Tamino | A Voice That Fills A Room

by Megumi Murphy

Photographed by:  Ramy Moharam Fouad .

Photographed by: Ramy Moharam Fouad.

“The misconception is that you have to do what you're good at, but sometimes I think you have to just do what you like,” shares Tamino.

Tamino-Amir Moharam Fouad is one of the lucky ones who is exceptionally good at what he likes.

It’s a warm evening in Downtown LA as I sit down with singer Tamino Amir in the lobby of the Tuck Hotel. 

Tamino is a 22-year-old Belgian-Egyptian singer known for his Arabic-influenced sound. This unique combination of influences is what creates a voice as rich as his. He has mastered the dynamic of being both soft and strong. 

When I say this, I am referring to his voice, but his character holds the same quality. 

There is a serenity about him. He is soft-spoken and thinks carefully about everything he says, not out of fear of saying the wrong thing but seemingly because he understands the weight that words carry. When I ask a question about his relationship with his audience during a live performance, I could see that he is transporting himself back to a memory in order to truthfully and vividly describe it. 

“I hope people in the audience can transcend their own train of thoughts just like I do when I'm singing and if they can do that when listening to the song, theres a huge energy that flows in the room and everyone goes home feeling warm,” says Tamino. “I think my songs for some people can sound a bit dark and I think there’s definitely a darkness there, but for a show it’s more of a warmth that I want to convey instead.”

From knowing his background of moving out and starting his career at a young age to meeting him in person, I can see his independence. What is interesting, though, is the way he uses his independence; it is subtle and hidden. It is not something he flaunts, but something that is seen through his actions and perspective. He talks about making music for himself and as an exploration of himself, but he also gives his audience the same independence by encouraging them to to search for their own interpretation. He understands that the way his music resonates with one person may be completely different from the next; his music is not made with the intention to tell people how to feel, but to give them an opportunity to find sense in their own way.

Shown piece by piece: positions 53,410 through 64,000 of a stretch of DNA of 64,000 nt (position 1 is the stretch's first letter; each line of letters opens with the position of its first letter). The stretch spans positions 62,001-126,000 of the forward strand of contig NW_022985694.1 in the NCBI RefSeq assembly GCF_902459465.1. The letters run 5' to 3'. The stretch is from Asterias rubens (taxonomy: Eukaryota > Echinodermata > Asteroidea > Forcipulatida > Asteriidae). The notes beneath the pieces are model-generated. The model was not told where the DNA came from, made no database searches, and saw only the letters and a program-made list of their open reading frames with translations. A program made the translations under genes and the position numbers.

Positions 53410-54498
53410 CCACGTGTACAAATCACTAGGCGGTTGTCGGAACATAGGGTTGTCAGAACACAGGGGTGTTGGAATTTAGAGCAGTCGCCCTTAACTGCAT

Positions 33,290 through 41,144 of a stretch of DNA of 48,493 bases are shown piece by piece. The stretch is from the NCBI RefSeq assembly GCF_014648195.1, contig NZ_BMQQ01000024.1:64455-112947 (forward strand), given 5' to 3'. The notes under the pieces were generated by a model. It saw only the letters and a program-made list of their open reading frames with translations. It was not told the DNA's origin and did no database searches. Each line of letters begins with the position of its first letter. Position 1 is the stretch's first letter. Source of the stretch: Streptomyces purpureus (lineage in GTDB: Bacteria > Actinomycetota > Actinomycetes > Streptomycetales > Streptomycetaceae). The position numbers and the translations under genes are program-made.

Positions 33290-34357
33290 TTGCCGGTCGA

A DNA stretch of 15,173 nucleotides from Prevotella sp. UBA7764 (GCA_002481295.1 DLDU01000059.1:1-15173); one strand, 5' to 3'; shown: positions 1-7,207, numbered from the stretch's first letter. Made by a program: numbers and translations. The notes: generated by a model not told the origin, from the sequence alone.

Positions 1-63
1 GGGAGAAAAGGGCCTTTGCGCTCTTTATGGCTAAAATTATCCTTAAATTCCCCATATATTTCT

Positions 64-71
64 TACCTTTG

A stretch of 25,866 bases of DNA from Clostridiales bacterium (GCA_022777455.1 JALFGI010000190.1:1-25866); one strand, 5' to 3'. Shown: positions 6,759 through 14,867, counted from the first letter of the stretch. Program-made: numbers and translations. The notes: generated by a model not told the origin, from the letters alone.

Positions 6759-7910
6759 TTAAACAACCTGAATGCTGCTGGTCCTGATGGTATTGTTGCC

Photographed by:  Ramy Moharam Fouad .

Photographed by: Ramy Moharam Fouad.

When Tamino performs, his captivating voice sends everyone to their own moment of euphoria. This ebb and flow of energy is what creates the connectivity that happens in the room. “It can be compared to meditation, where you're really in the moment. Those moments are very important to my life,” shares Tamino. 

If you have never heard his voice, open a new tab, play his song “Tummy,” and come back to this.

Tamino is about to perform at The Moroccan Lounge and the audience is chattering with drinks in their hands. 

At a concert, everyone has a different experience, but Tamino comes on with his soft yet strong voice that fills the entire room leaving the bodies standing in it with no other option than to breathe as one. Compared to a concert where people are swaying back and forth and holding up their phones, the room stands still - we become a collective. All eyes are on him, mesmerized by the range of his voice and the power he holds even though it is just him and his guitar on stage. 

The room gets darker as he performs the songs off of his debut album, Amir, and the spotlight on him becomes brighter. When I watch him perform, I lose sight of the people around me - tunnel vision. Like Tamino had described to me earlier, it is an intimate moment, reaching a state of transcendence along with the people around you.

I understood that the feelings I was experiencing in The Moroccan Lounge was the energy he was referring to.

I left the concert feeling warm in my polka-dotted spaghetti strap dress, not even needing a jacket.

His deluxe version of his debut album 'Amir' will be out on Oct. 18. 

On top of that, he will also be releasing a new live video on Sept. 30 featuring the unparalleled Nagham Zikrayat Orchestra.

P.S. The songs that mean the most to him are ‘Habibi’ and ‘Persephone,’ so definitely give those a listen.